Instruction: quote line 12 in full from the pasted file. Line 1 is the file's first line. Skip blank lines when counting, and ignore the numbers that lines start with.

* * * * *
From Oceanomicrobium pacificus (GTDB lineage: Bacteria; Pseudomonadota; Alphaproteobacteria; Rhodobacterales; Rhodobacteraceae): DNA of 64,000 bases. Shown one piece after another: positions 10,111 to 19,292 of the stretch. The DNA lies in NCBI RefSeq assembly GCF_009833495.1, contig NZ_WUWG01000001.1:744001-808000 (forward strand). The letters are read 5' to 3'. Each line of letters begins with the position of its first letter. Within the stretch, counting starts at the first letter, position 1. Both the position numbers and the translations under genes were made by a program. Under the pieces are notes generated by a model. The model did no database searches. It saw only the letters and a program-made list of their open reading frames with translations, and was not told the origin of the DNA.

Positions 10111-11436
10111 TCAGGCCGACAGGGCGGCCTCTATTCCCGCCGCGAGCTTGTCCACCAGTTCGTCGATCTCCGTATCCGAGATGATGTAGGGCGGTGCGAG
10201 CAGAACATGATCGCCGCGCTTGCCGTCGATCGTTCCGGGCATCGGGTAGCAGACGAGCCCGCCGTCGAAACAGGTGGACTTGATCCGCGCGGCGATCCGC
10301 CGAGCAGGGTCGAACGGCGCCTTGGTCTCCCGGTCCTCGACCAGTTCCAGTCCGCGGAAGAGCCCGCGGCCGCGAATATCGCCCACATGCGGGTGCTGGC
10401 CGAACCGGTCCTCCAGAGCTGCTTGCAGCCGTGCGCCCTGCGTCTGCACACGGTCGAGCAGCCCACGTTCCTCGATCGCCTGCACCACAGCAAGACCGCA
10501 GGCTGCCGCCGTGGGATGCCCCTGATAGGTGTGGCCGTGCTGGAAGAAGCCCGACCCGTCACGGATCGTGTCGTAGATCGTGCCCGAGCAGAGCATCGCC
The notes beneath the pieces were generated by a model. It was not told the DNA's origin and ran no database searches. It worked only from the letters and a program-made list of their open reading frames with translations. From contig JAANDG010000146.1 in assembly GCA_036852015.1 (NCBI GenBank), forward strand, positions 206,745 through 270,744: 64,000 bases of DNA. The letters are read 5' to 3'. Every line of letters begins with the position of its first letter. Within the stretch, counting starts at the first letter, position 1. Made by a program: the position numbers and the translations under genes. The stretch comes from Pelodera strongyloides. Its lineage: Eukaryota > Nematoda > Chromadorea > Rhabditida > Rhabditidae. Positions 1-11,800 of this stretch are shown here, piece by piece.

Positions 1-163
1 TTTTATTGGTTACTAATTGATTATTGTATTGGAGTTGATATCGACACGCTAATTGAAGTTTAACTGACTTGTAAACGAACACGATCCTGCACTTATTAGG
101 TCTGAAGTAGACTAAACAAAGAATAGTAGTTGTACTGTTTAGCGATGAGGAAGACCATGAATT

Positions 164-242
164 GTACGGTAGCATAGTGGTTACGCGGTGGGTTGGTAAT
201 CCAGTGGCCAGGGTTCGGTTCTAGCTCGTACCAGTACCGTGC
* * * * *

Positions 164-242